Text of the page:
Being a furry parent means that you have to be dedicated to the wellbeing of your pet for their entire life. And just like children, your furry friend will need to visit a veterinarian on occasion for a myriad of health problems that they could develop. While outpatient treatments are commonplace, you should be aware that your dog might require a vet surgery at some point in their life too. Just as dogs will be vulnerable to some diseases, there are also some ailments that they could develop that will have to be treated through surgery. If your dog is still a puppy, you may be unaware of what surgeries you should expect. The following article looks at typical vet surgeries that your dog may need to have.
Surgery for a benign mass
One of the typical health issues that dogs will develop over time is the growth of masses on their skin. Some of these masses are not cancerous. Nonetheless, they still have to be removed through surgery. It would help if you also were aware that different types of skin masses would require different surgical procedures and treatments. It is, therefore, critical to consult with your vet the moment you notice an abnormal growth on your dog's flesh so that an accurate diagnosis can be reached.
Oral health in dogs is just as vital as oral health in humans. However, since it can be challenging to keep your dog's teeth extremely clean, coupled with the fact that these pets will gnaw on practically anything they come across, oral infections are a common occurrence in these animals. Your dog's oral health may also be in decline because they can end up biting hard items that could cause potential structural damage to their teeth. Since oral problems may be difficult to discern with an untrained eye, you should be wary of signs of discomfort from your pet. Additionally, routine dental check-ups will also enlighten you about the condition of your dog's teeth. Overall, it is likely that your pet will need tooth extraction at some point in their life.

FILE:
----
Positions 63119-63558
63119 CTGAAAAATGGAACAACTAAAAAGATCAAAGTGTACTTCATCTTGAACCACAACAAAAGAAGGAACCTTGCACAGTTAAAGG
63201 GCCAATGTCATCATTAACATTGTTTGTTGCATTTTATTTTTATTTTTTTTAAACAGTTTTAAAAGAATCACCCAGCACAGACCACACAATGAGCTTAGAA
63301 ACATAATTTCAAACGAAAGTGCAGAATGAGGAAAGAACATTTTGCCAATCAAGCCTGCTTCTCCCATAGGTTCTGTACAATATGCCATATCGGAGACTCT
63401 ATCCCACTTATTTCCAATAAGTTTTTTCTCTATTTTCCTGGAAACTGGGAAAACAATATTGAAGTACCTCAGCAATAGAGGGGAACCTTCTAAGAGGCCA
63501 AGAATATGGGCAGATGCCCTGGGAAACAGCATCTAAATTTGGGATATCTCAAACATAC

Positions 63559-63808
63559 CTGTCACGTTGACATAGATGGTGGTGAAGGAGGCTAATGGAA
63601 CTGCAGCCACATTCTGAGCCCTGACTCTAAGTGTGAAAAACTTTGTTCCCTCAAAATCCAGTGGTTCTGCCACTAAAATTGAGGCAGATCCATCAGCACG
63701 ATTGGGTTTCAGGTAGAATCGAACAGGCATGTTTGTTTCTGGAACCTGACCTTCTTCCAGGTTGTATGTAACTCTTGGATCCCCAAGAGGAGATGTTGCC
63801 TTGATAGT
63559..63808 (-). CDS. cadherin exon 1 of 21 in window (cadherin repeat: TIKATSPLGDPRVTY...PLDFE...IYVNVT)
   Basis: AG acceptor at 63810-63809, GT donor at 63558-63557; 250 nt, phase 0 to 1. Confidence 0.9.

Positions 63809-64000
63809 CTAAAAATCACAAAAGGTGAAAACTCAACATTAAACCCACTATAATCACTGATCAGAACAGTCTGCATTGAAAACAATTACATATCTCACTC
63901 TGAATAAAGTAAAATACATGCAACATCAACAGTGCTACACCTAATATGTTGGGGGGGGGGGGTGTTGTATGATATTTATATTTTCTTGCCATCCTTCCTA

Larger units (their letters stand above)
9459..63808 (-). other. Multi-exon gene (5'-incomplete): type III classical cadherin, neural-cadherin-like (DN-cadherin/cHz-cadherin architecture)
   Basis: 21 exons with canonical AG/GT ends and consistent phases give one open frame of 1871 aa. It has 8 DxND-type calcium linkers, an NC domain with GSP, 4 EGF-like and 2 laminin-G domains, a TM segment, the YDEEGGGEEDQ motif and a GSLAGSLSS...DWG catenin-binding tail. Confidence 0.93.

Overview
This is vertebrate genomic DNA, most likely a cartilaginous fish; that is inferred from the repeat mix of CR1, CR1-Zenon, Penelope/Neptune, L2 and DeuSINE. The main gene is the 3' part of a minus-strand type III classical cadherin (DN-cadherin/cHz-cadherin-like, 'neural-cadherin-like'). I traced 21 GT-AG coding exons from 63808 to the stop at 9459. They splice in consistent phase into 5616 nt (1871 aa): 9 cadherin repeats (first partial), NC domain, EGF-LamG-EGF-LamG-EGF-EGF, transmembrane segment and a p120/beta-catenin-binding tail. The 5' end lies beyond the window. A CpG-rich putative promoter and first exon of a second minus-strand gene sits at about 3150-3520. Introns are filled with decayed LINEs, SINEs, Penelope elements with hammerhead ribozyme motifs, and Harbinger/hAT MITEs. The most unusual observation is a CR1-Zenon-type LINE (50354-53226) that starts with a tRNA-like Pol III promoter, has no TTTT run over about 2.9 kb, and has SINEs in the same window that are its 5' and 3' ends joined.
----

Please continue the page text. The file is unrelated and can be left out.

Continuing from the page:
Another health issue that your pet is vulnerable to developing during their life is a torn ACL. The obvious symptom of this problem is when your dog is unable to put their weight on one of their hind legs. Fortunately, a torn ACL can easily be treated with surgery. However putting it off can lead to your dog becoming disabled.